from the June 2006 issue

Israel launches satellite

The ImageSat company launched the Eros B high-resolution reconnaissance satellite from Siberia. The Eros B satellite was launched from a mobile pad at the Svobodny cosmodrome in the Far East.

About 20 minutes later from its launch, the satellite successfully reached orbit, Russian news agencies reported, citing the space forces' news service. "The Israeli satellite reached its target orbit and has been transferred to the client's control," a Russian spokesman reported. Photographs were of "excellent" quality, according to the control room of the company, which launched the Eros B satellite. The ground control station, located in the Israel Aircraft Industries (IAI) complex in Yehud, will be able to control the satellite's navigation and keep it stationed for an extended time over particularly sensitive targets such as the Iranian nuclear reactor, which is too far for Israeli drones to reach. The satellite, which Israeli companies were involved in developing, will also be able to provide images of launch sites for long-range Iranian missiles.

The Eros B satellite will be joining the Eros A, which was launched by ImageSat aboard a Russian Start-1 launch vehicle on December 5, 2000. In contrast to the Eros B, its predecessor can distinguish between images only if they are at least 1.5 meters apart. The satellite is designed to spot images on the ground as small as 27 1/2 inches, an Israeli defense official said. That level of resolution would allow Israel to gather information on Iran's nuclear program and its long-range missiles, which are capable of striking Israel The satellite, which can remain in orbit for six years, can photograph the same spot on the Earth once every four days, according to ITAR-Tass.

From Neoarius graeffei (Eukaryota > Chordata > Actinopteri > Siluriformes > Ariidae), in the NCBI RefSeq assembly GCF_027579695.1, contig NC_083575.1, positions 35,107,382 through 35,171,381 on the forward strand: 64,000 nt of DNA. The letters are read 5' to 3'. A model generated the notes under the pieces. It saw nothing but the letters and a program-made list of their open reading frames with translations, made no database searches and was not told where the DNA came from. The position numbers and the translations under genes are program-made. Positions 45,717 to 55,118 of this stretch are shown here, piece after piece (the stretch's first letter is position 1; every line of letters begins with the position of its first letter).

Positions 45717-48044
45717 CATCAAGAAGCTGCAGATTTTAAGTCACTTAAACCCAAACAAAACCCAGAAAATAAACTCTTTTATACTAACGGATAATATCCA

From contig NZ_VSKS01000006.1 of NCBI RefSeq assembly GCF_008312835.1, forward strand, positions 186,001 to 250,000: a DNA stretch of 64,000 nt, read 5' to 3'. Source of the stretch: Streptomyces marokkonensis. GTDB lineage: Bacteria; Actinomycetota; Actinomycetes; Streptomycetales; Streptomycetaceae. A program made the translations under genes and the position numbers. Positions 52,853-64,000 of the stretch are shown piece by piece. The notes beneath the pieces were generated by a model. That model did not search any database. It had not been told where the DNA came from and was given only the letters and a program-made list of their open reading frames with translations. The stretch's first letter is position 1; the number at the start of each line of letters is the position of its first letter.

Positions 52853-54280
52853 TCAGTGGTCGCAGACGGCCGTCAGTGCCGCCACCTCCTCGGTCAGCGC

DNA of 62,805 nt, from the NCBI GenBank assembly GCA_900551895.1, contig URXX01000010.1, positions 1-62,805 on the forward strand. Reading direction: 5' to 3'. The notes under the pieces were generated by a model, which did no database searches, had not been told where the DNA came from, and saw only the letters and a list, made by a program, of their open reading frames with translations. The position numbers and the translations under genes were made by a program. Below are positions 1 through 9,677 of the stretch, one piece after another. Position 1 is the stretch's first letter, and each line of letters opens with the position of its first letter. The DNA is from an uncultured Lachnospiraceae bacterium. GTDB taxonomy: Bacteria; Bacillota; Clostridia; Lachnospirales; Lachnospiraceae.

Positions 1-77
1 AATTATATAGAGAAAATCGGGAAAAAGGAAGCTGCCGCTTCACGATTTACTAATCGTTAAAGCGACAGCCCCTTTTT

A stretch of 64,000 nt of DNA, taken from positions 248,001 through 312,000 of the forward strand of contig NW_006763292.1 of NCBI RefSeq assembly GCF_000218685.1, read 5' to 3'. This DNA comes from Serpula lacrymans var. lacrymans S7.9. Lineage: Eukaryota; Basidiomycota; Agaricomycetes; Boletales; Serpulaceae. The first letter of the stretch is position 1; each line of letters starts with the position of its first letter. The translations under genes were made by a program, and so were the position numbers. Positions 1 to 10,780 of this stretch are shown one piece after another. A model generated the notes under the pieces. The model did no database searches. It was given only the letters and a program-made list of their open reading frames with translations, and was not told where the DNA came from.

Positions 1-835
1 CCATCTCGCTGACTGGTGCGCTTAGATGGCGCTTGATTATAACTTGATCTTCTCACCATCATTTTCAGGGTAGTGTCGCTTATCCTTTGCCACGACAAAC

"The most important thing in a satellite is its ability to photograph and its resolution," the official said, speaking on condition of anonymity because of the sensitive subject matter. "This satellite has very high resolution, and Israel Aircraft Industries has a great capability to process information that is relayed.

Reprinted from the Israel High-Tech & Investment Report June 2006

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